Shoulder stabilisation is used to treat shoulder instability. Prior to the reconstructive surgery being carried out, the surgeon will usually perform an arthroscopy, keyhole surgery used to establish how unstable the joint is and whether any damage had occurred. This is typically done as part of the same procedure as the shoulder stabilisation, whilst under anaesthetic.
Stabilisation can be performed arthroscopically and involves fixing the rim of the joint with absorbable tacks.
For more unstable joints, open surgery stabilisation may be required. This is performed through an 8-10cm incision on the front of the shoulder. The rim of the joint can be re-attached as well as enabling the tightening of the loose tissue at the front of the joint.
Arthroscopic stabilisation usually requires patients to be admitted for the day. An open surgery stabilisation usually requires a one to two night stay post operatively.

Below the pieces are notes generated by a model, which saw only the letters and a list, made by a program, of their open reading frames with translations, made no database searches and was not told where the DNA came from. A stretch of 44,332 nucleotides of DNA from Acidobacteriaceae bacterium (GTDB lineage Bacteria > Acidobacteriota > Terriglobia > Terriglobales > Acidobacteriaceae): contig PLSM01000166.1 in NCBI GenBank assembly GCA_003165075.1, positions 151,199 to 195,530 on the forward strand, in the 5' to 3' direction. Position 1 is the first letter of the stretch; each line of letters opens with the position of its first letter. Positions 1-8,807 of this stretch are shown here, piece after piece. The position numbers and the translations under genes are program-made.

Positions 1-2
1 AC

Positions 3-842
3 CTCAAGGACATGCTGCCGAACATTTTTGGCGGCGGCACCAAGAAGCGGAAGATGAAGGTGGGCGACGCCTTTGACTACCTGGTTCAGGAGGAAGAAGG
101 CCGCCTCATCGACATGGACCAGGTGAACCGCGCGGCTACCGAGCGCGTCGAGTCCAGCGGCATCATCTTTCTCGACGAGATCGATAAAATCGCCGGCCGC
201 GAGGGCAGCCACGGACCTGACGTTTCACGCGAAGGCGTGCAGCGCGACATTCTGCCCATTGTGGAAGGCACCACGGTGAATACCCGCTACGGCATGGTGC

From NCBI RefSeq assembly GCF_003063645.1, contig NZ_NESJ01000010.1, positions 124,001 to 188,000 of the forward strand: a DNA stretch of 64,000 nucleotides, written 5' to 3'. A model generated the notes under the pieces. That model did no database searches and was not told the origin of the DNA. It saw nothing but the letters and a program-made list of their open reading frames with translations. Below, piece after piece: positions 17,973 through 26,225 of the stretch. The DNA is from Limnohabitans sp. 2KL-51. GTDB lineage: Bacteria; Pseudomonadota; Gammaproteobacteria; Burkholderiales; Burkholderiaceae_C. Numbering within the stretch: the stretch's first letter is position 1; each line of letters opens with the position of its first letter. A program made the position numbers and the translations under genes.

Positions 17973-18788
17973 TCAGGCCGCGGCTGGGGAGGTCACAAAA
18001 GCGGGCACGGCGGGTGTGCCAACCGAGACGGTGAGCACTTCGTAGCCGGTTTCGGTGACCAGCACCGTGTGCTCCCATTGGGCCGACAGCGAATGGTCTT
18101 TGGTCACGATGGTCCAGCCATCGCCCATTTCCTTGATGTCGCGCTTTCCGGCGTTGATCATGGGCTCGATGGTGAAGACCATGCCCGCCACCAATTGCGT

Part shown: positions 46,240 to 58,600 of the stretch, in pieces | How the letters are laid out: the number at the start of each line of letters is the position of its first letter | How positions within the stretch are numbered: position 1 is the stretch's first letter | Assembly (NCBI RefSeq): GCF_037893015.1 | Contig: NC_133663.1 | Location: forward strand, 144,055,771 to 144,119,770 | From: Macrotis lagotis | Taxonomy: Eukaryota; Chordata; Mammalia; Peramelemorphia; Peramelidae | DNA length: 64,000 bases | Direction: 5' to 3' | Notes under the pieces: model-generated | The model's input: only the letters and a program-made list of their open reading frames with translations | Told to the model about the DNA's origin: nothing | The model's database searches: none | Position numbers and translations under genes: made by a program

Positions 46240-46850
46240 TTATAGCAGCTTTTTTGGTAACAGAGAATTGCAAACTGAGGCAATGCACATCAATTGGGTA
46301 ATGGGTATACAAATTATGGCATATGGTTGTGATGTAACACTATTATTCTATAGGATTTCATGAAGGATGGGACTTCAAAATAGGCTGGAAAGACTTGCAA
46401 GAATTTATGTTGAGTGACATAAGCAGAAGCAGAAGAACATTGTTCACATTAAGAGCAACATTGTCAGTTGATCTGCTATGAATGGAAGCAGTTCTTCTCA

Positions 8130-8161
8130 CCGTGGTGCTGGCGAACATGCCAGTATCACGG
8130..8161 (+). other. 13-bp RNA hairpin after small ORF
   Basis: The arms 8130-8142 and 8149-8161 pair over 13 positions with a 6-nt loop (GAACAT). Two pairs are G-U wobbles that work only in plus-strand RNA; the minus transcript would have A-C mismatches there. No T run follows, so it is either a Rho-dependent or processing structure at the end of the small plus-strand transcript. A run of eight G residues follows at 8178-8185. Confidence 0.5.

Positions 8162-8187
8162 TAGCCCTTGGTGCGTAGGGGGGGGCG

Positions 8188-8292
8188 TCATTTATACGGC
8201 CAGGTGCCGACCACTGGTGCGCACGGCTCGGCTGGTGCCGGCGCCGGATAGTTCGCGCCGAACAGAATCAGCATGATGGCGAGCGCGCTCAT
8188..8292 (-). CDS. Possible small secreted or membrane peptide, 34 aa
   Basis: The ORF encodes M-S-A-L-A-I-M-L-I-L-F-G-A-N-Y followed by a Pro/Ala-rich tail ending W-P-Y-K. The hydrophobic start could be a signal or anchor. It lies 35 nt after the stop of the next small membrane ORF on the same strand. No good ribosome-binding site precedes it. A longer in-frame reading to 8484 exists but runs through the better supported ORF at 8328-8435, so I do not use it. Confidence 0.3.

Patients will be required to wear a sling for six weeks. During this period, patients will not be able to lift, drive or perform any activities that may damage the repair. Patients will be able to start to move the arm under physiotherapy supervision.
After six weeks, the sling will usually no longer be required and patients will be encouraged to start regaining movement in the shoulder, avoiding strengthening exercises. After twelve weeks, the repair is usually strong enough to allow strengthening exercises. These are continued until six months after surgery. Most sports can be restarted after six months, however after revision surgery, this may need to be delayed for longer.